“Christians are not to eat the love-feast with the professed believers who are unrepentant in their sin. This was exactly the case with the Passover feast (Exodus 12:14-20) upon which our Supper is based.” (Dr. Pope) See also 2 Pet 2:13 and Jude verse 12.
In 1 Cor 10:14-22 and 1 Cor 11:20-34 Paul is here condemning the Corinthians for shameful behaviour at the Lord’s Table, which clearly included a full meal, and gives instructions for proper behaviour.
Galatians 2:12-14, 12 For before certain men came from James, he used to eat with the Gentiles…
“It appears that Paul's dissension with Peter was similar to that of the Corinthians. Peter "perverted" the gospel by partaking of the Supper in disunity. We are to "eat" in unity, without cliques/ sects/ heresies/ social classes as the gospel is not a respecter of persons. THE ENTIRE MEETING, STARTING WITH THE LOVE-FEAST, IS DESIGNED TO BE INCLUSIVE, NOT EXCLUSIVE.” (Dr. Christian Pope)
The love-feasts are not meant for only “our own kind” (as we often do when inviting people to our homes for dinner). This is the perfect opportunity to show that in Christ there should be no class, race, gender, social status, etc distinctions between us (Gal 3:28).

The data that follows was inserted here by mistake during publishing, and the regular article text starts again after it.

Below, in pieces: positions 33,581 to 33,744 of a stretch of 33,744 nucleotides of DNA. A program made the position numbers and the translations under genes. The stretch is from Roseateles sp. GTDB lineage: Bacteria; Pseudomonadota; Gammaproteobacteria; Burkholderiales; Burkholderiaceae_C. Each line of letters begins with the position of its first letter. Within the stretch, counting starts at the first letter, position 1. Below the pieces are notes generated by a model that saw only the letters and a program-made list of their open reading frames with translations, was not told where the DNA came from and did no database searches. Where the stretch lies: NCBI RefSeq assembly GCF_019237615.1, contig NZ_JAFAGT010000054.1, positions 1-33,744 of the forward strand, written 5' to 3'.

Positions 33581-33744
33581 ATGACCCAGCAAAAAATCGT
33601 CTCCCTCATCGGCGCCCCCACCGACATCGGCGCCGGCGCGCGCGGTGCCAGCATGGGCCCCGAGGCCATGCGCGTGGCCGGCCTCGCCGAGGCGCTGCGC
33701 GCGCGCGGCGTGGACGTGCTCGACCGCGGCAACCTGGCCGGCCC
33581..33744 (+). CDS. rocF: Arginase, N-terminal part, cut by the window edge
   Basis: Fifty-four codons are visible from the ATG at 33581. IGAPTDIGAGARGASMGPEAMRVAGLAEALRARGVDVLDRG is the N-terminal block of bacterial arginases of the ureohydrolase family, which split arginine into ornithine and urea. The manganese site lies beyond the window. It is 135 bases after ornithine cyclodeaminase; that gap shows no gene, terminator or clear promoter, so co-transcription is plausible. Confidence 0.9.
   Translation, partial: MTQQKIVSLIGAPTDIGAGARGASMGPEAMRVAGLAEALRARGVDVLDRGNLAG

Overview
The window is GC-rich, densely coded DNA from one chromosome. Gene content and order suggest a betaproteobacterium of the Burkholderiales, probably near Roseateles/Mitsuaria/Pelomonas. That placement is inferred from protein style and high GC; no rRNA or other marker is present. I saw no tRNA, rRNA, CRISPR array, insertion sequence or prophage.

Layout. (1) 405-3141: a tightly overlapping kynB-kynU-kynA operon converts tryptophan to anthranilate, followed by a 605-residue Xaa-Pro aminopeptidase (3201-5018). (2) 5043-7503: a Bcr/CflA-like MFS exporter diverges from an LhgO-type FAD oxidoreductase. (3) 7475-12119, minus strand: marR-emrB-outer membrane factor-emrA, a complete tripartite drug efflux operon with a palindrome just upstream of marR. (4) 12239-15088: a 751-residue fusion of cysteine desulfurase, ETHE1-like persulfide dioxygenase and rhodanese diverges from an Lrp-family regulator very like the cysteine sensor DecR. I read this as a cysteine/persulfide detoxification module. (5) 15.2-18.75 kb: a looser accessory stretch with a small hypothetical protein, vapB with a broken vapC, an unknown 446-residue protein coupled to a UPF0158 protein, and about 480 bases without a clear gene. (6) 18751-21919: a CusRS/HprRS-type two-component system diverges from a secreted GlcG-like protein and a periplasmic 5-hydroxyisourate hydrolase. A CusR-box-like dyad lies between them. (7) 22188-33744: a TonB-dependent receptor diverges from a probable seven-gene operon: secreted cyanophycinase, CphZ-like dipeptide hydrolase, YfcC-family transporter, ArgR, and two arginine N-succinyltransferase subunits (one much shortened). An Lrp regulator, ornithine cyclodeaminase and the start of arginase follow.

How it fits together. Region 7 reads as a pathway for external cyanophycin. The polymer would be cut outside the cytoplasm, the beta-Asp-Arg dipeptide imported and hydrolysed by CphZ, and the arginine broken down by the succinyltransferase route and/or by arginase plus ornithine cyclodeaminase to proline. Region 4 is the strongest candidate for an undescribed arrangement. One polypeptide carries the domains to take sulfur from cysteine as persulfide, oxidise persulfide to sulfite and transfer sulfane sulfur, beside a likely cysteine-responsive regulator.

We read that Jesus and his twelve disciples did life together. Discipleship took place outside the temple and synagogue, in each other’s homes, in the field, on the water, etc. Jesus often ministered to people in their homes, around the dinner table. He even taught about inviting people to a banquet (Luke 14:12-15). Clearly, fellowshipping in small groups was, in the time of Jesus and the early church, a very important part of church life, a non-negotiable. Jesus, by example, demonstrated the importance of sharing a meal, and somehow the church has missed this for centuries.
Someone said that "The Eucharist that Christians now celebrate is what the Church, under the guidance of the Holy Spirit of the risen Jesus, and over the course of generations and centuries, learned to do as it celebrated table fellowship with its risen Lord." – I don’t agree at all that this happened as a result of the guidance of Holy Spirit. It is not the kind of fellowship that Jesus demonstrated throughout his earthly life and ministry. I believe this is merely an assumption, one that is not in line with what Scripture teaches. Here is a truth to consider: ‘communion’ is not ‘communion’ without the fellowship of people.
Some Christian groups around the world still have the love-feast, and it has been revived in some denominations, including the American House Church movement.
Back to the drawing board